The Dos and Don’ts for Successful Parent-Teacher Conferences
Navigating the school system can be difficult, but don't fret: Sarah Brown Wessling is here to help. Each month Sarah will offer insight into the classroom and share tips on how to help your child flourish in school.
If you saw it, you probably wouldn’t think it was one of my favorite times of the school year. Tables of teachers scattered around the gym or cafeteria. Lines of parents, patiently waiting their turn to meet with each of their student’s teachers. Some just want to check in and put a name with a face. Others want to learn about specifics in the classroom or share concerns. Whatever the reason, I’ve always enjoyed these conversations because I leave them with some bit of insight I wouldn’t have otherwise discovered. For all the ways that parent-teacher conferences can be positive experiences, they can just as quickly turn sour.
Click through the gallery to read some of my favorite dos and don’ts for making conferences an opportunity to build a better support between home and school for our students.
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DO bring your child with you
I enjoy it when parents bring their children to the conferences as well. It gives us a chance to talk together as a team and it can eliminate a lot of miscommunication. If we need to talk about specifics from the class, having the student right there is very productive. Occasionally, there may be conversations that I want to have with just the parent. In those cases, I have asked for a few minutes with the parents or suggested a follow-up phone conversation.
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DON’T berate or put down your child in front of the teacher
This is one of the most uncomfortable situations I’m ever in as a teacher. Students make mistakes and there are consequences to deal with when organization lapses or apathy sets in. However, trying to show support for the teacher by making the student feel ashamed is never good for learning, not to mention embarrassing for the child. It can take many days for a student to even want to look at me after a conference like this, which only impacts the learning process in a negative way.
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DO bring a problem-solving state of mind
Conferences are ideal for assessing any ways we can work together to further help our students. If parents and teachers both bring a mindset committed to solving problems rather than placing blame, the students will benefit. Asking about resources or growth plans are great cues to give a teacher if you want to nudge him/her in a problem-solving direction.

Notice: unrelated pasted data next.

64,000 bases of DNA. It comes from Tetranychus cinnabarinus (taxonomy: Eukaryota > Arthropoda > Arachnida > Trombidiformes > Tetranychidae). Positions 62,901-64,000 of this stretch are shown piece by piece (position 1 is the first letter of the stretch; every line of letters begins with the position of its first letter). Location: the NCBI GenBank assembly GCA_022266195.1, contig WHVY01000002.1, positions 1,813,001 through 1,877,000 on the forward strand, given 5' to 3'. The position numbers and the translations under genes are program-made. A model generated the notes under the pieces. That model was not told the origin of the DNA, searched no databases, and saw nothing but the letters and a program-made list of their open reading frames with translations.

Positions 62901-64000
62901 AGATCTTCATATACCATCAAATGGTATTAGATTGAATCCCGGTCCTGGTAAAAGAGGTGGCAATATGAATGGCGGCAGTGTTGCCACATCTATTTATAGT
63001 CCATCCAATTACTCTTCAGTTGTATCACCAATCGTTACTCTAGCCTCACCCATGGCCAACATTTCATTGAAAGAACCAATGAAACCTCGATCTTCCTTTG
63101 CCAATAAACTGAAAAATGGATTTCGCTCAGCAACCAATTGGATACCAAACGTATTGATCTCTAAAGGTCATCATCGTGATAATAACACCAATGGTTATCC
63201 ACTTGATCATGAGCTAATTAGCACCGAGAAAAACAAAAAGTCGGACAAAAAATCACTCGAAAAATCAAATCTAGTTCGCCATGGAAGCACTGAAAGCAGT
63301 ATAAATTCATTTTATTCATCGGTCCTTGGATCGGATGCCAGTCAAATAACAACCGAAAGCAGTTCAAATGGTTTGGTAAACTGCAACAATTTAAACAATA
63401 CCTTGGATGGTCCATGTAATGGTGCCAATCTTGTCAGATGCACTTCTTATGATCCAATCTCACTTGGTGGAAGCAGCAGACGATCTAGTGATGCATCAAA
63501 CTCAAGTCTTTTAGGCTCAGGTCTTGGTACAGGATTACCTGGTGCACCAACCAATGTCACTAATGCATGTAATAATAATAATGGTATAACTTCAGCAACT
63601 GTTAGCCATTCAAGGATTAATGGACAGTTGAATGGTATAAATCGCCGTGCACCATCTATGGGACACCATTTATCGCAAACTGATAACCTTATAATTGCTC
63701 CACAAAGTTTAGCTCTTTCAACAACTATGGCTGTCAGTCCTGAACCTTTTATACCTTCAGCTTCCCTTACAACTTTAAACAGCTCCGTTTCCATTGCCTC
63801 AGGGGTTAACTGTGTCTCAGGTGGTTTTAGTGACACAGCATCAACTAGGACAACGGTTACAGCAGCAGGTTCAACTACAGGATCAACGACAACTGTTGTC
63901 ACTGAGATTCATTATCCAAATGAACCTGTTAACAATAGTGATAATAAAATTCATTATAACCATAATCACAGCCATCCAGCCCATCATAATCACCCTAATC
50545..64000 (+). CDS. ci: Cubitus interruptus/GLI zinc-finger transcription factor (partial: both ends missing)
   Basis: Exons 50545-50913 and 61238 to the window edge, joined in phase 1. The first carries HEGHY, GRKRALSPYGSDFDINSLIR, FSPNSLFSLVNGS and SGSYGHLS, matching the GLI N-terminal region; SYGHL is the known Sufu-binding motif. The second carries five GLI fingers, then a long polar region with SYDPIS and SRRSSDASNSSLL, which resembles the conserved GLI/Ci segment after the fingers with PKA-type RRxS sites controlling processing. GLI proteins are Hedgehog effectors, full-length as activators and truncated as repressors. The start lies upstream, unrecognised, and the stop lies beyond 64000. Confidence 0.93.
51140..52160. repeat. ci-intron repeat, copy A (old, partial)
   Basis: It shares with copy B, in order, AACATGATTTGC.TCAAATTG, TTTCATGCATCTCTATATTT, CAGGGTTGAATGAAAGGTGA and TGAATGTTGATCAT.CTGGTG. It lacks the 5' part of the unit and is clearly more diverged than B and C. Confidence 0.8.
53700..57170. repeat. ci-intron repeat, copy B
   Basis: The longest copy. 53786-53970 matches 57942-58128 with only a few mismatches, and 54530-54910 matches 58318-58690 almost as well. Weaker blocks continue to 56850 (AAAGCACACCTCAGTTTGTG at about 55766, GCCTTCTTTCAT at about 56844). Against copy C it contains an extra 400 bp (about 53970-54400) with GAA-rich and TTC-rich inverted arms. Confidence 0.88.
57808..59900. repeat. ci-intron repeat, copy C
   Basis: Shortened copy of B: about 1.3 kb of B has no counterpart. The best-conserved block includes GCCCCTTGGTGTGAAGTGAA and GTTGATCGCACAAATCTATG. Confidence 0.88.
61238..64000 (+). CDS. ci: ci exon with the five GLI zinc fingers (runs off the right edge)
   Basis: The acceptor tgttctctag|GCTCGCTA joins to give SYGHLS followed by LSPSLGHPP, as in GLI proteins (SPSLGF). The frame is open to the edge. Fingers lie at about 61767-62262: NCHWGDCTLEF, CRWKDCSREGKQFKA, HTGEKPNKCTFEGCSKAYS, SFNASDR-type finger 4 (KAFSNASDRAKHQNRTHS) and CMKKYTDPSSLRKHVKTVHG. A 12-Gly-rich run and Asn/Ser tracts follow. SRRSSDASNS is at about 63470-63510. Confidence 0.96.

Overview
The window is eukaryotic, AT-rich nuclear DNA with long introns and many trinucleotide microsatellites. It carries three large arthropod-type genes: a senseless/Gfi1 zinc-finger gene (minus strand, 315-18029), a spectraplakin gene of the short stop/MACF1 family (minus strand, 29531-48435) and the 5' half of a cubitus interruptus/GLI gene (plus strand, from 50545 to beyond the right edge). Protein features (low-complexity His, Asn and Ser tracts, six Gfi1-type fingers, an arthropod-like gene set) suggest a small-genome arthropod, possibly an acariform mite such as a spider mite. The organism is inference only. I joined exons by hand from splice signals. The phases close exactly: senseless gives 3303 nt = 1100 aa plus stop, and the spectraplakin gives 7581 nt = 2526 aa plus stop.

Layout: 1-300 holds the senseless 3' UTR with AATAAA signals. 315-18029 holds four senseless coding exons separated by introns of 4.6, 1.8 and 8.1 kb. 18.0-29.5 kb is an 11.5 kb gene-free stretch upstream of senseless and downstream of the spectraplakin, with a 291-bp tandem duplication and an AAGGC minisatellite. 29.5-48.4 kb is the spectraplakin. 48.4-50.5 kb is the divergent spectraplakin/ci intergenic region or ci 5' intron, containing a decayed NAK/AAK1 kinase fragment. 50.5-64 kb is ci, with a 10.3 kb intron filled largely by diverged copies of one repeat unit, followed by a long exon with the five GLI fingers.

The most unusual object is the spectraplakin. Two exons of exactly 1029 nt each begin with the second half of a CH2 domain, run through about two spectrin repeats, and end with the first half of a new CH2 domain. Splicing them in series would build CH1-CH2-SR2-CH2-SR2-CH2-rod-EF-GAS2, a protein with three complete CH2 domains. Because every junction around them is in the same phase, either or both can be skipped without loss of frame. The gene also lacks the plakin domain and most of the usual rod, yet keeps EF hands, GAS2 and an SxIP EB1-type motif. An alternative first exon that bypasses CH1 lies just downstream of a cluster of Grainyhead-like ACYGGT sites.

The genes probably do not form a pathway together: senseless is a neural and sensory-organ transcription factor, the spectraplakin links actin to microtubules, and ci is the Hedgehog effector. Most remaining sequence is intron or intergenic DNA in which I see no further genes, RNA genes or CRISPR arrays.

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DON’T accuse or blame
This only closes the conversation instead of opening it up. When it comes to learning, the problems may be complex, but simple solutions can often be the most liberating.
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DO be respectful of other parents’ time
Teachers are usually on a pretty tight schedule for conferences and being respectful of that time means that you’re also being respectful of other parents and students. If your time is coming to a close and you still have ground to cover, ask for a follow-up conversation or conference. Usually the teacher will give you some signals that it’s time to wrap up. When she says, “It’s been really nice talking to you” or “we could finish this conversation over the phone later” that’s your cue to make room for the next family.
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DON’T talk about siblings all the time
Once you’ve been in a school district for a while, it’s very possible that your teacher has had older siblings. It’s fun and important to catch up with how they’re doing, but it’s equally important to focus on the current student.
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DO be ready to share helpful details from home
Teachers never want to pry, but we do rely on you to let us know if there are things going on at home that may be contributing to both positive and negative outcomes at school. Whether it’s a new schedule, childcare responsibilities, making the varsity team or a new job, these insights all help in understanding the full scope of a student’s experience.
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DON’T be afraid to contact the teacher if you can’t make it
We know that families are busy and sometimes, despite the very best efforts, the conference just can’t work out. In these cases, contact the teacher anyway, explain the situation and see if an email dialogue, a phone conversation, or an after-school chat on a different day would help to make this important connection.
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And most importantly, DO expect to hear something wonderful about your child
Sometimes conferences can be tough. A good friend of mine would often get discouraged because when her child was in a slump, that’s all she would hear. She absolutely dreaded conference night. Regardless of poor choices or real struggles, every child deserves to be praised. Before conferences I always go through my class lists and jot down both a growth goal and celebration for each student. There’s nothing like that look on a parent’s face when you get to share that “something special” his/her child brings to class each day to remind us all that there’s something positive to build on.
Sarah Brown Wessling is an English teacher at Johnston High School in Johnston, Iowa. In 2010 she was selected as the National Teacher of the Year and spent the year traveling the world as an ambassador for education. She is the Teacher Laureate for Teaching Channel and a mother of three. She continues to write, speak, and teach throughout the country, but always relishes her role as “mom.”